But, to be fair, I have noticed that this particular term is most often used by members who are from countries that do not speak English as their first language. Hence, I don't think they realise the true meaning of the term, and hence how diminishing it is.

    Here is Google's definition of "Headcase":

    headcase
    Pronounciation: hɛdkeɪs
    Noun Brit. informal
    noun: headcase; plural noun: headcases; noun: head-case; plural noun: head-cases

    1. a mentally ill or unstable person.

    synonyms: madman/madwoman, maniac, lunatic; informal loony, nut, nutcase, nutjob, nutter, fruitcake, cuckoo, basket case, headbanger, schizo, crank, crackpot, oddball, weirdo, weirdie, sicko; informal odd bod; informal radge; informal screwball, crazy, kook, geek, nutso, meshuggener, wacko, wack; informal wing nut; informal dingbat; informal case

    So, I think we do need to get it sensed into these members that "headcase" is not an acceptable way to describe a skater that is not performing to the standard that we would normally expect of them.

    CaroLiza_fan

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    Wicked Yankee Girl dorispulaski's Avatar
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    Franklin99, Welcome to Golden Skate! Post long & often.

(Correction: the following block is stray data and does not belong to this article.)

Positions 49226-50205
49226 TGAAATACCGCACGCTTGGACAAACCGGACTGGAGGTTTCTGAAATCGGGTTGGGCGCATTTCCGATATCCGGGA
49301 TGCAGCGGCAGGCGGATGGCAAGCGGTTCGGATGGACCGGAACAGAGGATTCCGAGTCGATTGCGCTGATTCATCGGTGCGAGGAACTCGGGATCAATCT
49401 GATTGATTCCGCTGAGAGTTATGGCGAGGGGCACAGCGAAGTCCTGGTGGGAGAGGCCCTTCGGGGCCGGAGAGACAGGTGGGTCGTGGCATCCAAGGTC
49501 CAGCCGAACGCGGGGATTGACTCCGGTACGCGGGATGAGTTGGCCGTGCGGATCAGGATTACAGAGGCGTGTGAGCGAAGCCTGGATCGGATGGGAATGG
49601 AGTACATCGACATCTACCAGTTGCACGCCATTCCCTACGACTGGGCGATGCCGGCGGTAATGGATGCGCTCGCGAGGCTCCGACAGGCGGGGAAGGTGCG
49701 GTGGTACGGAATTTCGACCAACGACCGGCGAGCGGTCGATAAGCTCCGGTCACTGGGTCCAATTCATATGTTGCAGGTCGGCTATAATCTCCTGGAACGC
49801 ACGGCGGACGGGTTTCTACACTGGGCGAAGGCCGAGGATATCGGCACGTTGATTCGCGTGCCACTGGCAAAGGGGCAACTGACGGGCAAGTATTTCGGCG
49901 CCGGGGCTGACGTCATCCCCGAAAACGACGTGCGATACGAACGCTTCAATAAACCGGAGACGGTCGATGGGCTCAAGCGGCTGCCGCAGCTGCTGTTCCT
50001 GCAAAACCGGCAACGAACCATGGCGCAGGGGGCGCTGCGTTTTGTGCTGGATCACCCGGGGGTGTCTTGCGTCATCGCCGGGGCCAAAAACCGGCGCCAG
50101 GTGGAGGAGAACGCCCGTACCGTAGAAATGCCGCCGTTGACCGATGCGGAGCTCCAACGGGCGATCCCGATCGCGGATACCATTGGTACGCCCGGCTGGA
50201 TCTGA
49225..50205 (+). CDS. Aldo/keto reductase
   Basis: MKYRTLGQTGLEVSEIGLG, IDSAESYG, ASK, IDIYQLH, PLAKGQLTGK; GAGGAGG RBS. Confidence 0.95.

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    Custom Title Franklin99's Avatar
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    Thank you dorispulaski

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    This is an interesting observation OP and yes, there are quite a lot people that forget quite fast, but at the same time praise you very quickly for a good performance.

    Personally, I have also mentioned nerves in some of my articles, but that doesn't mean a Skater is bad or that I think bad of him / her. It is more an observation over a period of time.
    You do have a few candidates that can be a bit nervous on the ice, but seriously who isn't? That's why all those practice sessions very often give you a much bigger view on the whole condition of a skater than the actual 3 or 4 minute program in the competition.